The Employment Contract

19 Pages Posted: 9 Apr 2000

See all articles by Ian Ayres

Ian Ayres

Yale University - Yale Law School; Yale University - Yale School of Management

Stewart J. Schwab

Cornell Law School

Multiple version iconThere are 2 versions of this paper

Date Written: 1999


This article is an edited transcript of a lecture on the Employment Contract presented to a conference of state law judges. Part I introduces a model of a well-functioning labor market, which provides all employee benefits, and only those employee benefits, that employees value more than it costs employers to provide. Part II articulates ways in which labor markets might fail to provide such cost-justified benefits. Market failures can arise from asymmetric information, asymmetric performance, or collective goods. Such failures can justify legal intervention, although policymakers must worry about the cure being worse than the disease. Additionally, even without market failure policymakers might intervene for paternalistic or distributive reasons. Part III separates out "unequal bargaining power" as an argument for legal intervention, and argues it does not describe a market failure and is generally an incoherent justification for legal intervention.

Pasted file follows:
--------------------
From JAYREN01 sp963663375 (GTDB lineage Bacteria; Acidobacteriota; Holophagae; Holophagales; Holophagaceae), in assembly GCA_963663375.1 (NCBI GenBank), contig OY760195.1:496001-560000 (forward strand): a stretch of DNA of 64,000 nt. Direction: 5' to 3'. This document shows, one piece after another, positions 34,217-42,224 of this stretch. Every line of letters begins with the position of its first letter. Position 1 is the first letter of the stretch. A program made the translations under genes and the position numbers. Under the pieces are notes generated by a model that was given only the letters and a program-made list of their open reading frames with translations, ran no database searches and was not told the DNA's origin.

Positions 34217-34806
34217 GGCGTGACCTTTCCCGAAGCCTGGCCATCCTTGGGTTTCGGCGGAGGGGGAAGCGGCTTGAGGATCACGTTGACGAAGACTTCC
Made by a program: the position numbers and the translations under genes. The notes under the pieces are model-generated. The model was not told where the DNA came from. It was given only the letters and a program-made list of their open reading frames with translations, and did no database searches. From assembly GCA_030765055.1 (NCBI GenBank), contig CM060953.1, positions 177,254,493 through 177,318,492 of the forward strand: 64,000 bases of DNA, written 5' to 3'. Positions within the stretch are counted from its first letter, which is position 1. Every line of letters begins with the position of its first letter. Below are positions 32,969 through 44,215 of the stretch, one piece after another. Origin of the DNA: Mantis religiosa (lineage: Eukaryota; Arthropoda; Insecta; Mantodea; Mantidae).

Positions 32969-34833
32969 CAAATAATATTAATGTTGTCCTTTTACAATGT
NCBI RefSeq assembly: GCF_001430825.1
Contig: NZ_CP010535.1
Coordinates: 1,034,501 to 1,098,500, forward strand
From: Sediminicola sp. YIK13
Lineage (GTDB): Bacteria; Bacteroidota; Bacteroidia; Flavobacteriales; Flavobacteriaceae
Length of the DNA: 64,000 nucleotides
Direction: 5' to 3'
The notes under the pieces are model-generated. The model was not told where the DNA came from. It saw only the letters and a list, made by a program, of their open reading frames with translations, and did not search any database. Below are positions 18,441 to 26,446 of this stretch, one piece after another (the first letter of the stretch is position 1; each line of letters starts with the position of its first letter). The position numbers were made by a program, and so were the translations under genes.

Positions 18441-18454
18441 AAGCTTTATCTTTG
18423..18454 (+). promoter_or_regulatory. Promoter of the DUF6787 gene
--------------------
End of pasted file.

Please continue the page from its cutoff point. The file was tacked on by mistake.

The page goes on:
Part IV applies this framework to evaluate legal erosions of the employment-at-will doctrine. Many courts have upheld claims that a termination breached an implied-in-fact promise not to dismiss a worker without cause. Sometimes, these claims can be justified as correcting problems of opportunism arising from asymmetric performance, problems that vary during the life cycle of a career employee. Contract protections generally are default rules, in that parties can reject them through explicit clauses in a contract. The article articulates the basic theories of default rules, which include mimic-the-market rules and penalty defaults. Other courts have recognized the tort of wrongful discharge in violation of public policy. This tort can be justified as an effort to have employers internalize third-party effects of discharges.

JEL Classification: K31, K12, J41

Suggested Citation

Ayres, Ian and Schwab, Stewart Jon, The Employment Contract (1999). Kansas Journal of Law & Public Policy, Vol. 8, Spring 1999. Available at SSRN: or

Ian Ayres

Yale University - Yale Law School ( email )

P.O. Box 208215
New Haven, CT 06520-8215
United States
203-432-7101 (Phone)
203-432-2592 (Fax)

Yale University - Yale School of Management

135 Prospect Street
P.O. Box 208200
New Haven, CT 06520-8200
United States

Stewart Jon Schwab (Contact Author)

Cornell Law School ( email )

Myron Taylor Hall
Ithaca, NY 14853
United States
607.255.8584 (Phone)
607-255-7193 (Fax)

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